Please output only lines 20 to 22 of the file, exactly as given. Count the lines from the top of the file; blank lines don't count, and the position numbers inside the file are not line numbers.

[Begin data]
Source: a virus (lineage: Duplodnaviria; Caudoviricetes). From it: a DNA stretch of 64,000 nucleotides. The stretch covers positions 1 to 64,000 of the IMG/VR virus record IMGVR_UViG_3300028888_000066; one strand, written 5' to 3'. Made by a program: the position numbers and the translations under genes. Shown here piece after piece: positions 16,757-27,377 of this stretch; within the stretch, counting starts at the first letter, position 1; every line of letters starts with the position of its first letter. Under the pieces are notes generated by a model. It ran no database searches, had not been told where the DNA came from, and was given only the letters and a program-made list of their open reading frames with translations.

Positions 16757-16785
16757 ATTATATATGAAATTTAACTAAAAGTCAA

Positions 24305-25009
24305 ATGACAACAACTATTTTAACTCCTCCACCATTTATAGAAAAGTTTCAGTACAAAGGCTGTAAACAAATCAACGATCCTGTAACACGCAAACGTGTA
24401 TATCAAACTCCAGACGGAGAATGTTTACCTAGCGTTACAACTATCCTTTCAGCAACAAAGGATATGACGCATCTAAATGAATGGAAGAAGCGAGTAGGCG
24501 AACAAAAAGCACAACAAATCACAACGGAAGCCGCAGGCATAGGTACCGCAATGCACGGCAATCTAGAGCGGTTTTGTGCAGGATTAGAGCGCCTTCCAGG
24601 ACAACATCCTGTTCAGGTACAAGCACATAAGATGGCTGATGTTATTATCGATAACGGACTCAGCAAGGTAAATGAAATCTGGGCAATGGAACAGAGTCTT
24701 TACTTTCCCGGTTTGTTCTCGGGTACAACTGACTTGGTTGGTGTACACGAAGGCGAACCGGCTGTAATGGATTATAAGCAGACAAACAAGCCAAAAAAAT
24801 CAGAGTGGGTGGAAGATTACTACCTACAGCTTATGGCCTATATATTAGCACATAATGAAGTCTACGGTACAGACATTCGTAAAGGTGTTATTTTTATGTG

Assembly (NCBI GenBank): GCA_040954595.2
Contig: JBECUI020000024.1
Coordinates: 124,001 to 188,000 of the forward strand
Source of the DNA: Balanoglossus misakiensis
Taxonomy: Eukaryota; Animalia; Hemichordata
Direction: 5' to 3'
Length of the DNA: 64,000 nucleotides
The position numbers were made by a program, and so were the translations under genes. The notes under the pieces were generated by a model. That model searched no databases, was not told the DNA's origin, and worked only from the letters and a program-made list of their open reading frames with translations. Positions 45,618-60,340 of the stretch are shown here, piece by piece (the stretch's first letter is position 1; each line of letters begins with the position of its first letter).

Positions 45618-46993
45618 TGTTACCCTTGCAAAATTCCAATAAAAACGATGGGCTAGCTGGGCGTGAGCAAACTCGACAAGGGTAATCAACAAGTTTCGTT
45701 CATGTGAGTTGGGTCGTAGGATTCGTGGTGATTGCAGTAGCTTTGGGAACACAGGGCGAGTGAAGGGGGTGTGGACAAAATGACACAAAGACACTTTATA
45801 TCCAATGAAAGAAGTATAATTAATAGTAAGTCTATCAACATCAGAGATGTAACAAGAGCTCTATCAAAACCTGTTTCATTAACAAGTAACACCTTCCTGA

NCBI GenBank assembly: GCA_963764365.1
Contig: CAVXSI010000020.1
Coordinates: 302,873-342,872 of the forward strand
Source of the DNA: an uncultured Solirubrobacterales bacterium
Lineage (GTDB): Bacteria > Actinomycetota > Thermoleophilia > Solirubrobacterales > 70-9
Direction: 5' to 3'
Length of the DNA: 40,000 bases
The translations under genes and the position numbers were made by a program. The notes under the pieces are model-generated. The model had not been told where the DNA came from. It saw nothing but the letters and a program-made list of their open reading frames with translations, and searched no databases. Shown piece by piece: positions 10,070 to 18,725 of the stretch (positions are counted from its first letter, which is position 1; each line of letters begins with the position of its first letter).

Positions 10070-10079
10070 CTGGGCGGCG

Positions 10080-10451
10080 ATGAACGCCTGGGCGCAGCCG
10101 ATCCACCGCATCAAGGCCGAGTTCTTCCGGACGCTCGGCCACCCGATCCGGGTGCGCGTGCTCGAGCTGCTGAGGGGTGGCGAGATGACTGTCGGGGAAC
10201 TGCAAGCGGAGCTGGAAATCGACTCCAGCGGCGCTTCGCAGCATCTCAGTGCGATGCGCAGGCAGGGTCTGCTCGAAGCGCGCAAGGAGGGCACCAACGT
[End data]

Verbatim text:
45618 TGTTACCCTTGCAAAATTCCAATAAAAACGATGGGCTAGCTGGGCGTGAGCAAACTCGACAAGGGTAATCAACAAGTTTCGTT
45701 CATGTGAGTTGGGTCGTAGGATTCGTGGTGATTGCAGTAGCTTTGGGAACACAGGGCGAGTGAAGGGGGTGTGGACAAAATGACACAAAGACACTTTATA
45801 TCCAATGAAAGAAGTATAATTAATAGTAAGTCTATCAACATCAGAGATGTAACAAGAGCTCTATCAAAACCTGTTTCATTAACAAGTAACACCTTCCTGA